• Reminding myself to look into the Web 2.0 Starter Toolkit for IBM DB2. There seems to be some really cool sample applications and monitoring tools in there.
  • Getting a primer on Ruby as a language and seeing a live demo of Ruby on Rails as a framework. I’m not planning to jump ship anytime soon, but there are tons of ideas in there that can be fed back into the architectures I develop in my day job.
  • Thanks to Matthias Nicola, who was kind enough to copy his XQuery & SQL/XML cheatsheet onto a pen drive for me, I was able to play around with pureXML on my local copy of DB2.
  • Finally figuring out the difference between Data Studio and Data Studio Developer. The former is the free tool, the latter is the kit that can be licensed from IBM for a fee and includes all the cool pureQuery stuff.
  • Taking advantage of the opportunity for a free shot at the DB2 9 Application Developer exam (I passed!) and shoring up my cursor usage and trace analysis skills through some pre-test cramming.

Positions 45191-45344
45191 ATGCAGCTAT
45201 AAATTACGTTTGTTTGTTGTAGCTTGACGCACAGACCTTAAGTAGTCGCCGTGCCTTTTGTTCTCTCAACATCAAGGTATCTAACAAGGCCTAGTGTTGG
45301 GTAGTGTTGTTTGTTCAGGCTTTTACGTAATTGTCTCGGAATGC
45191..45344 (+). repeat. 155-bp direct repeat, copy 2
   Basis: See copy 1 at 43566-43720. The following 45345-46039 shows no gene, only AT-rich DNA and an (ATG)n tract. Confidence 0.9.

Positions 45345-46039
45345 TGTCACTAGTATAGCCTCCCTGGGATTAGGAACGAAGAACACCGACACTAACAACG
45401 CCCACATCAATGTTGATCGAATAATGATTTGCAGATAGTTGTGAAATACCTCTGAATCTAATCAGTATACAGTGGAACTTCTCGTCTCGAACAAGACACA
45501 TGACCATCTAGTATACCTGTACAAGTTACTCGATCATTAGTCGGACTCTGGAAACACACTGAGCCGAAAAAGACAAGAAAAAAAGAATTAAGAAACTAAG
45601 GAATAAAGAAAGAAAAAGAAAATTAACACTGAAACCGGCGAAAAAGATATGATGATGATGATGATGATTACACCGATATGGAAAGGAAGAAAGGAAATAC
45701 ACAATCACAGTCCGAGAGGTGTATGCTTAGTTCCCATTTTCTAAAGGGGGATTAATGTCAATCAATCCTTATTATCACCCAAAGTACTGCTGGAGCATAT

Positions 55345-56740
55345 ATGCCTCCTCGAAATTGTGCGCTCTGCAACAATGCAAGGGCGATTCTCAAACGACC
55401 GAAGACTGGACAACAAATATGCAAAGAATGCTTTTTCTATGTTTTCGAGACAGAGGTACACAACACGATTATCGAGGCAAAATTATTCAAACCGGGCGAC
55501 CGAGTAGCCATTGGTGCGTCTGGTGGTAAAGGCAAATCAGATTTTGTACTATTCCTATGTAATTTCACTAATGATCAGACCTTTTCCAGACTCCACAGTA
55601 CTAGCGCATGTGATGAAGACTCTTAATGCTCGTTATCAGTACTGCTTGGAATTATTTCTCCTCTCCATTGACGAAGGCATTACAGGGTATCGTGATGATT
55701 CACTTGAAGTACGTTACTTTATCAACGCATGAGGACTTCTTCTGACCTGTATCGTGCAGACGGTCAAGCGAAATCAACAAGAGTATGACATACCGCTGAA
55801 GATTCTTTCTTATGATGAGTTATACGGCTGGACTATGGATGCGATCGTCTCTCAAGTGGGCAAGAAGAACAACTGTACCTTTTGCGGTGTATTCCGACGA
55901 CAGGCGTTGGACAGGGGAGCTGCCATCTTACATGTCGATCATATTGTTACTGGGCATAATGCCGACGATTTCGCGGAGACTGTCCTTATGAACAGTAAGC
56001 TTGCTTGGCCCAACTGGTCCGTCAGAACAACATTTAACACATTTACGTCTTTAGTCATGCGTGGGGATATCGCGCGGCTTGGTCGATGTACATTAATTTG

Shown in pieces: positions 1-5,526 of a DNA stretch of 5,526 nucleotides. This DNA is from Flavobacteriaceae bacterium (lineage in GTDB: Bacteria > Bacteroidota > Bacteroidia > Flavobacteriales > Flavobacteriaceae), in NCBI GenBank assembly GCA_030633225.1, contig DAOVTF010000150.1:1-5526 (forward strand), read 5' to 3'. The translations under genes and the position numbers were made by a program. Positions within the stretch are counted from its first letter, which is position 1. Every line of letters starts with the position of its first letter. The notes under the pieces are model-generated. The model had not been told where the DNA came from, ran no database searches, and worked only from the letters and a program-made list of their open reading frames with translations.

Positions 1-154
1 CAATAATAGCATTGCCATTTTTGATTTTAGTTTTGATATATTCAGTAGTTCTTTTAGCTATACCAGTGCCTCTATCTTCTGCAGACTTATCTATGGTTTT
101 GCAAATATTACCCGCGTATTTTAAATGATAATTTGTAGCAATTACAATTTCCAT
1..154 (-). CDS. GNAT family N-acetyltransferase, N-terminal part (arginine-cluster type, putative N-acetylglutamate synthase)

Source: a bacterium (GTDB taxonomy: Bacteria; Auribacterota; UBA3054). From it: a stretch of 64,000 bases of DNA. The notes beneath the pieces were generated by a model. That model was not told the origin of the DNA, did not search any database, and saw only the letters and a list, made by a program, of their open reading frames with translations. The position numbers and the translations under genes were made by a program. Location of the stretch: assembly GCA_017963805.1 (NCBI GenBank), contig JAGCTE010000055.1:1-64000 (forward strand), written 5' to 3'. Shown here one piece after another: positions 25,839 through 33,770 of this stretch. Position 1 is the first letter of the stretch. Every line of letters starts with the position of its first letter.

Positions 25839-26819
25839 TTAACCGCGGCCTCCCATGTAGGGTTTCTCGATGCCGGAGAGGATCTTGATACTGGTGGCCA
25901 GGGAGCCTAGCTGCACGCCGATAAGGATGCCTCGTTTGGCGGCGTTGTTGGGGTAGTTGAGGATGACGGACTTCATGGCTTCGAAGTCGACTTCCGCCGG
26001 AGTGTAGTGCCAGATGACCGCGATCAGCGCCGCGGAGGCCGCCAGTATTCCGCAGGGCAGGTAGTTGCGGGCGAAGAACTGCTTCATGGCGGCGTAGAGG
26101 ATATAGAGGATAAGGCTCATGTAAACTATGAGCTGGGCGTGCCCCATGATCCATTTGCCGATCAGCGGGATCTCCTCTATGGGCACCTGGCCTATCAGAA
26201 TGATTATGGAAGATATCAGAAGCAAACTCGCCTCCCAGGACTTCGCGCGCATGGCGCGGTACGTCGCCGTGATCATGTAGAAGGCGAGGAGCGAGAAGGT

So, all in all a great business trip and excellent conference. Kudos to the conference organizers, IDUG, and the presenters.

Trip to Bengaluru

16 July 2008 » DB2, Photos, Travel

I just confirmed my trip to southern India. I’ll be in Bengaluru (Bangalore) for about 2 weeks. It’s my first trip to Asia, so I’m really looking forward to it.

The preparations for this trip have been more complex than any other overseas trip I’ve taken. The good new is that once the visa paperwork and vaccinations are complete, the barriers to travel to the region will be much lower in the future.

My trip will finish up the second week of August, which coincides with India’s Independence Day. Apparently there’s a semi-annual botanical show at Lal Bagh that day and for some reason my camera is really good at taking pictures of flowers. :), so there’s always that.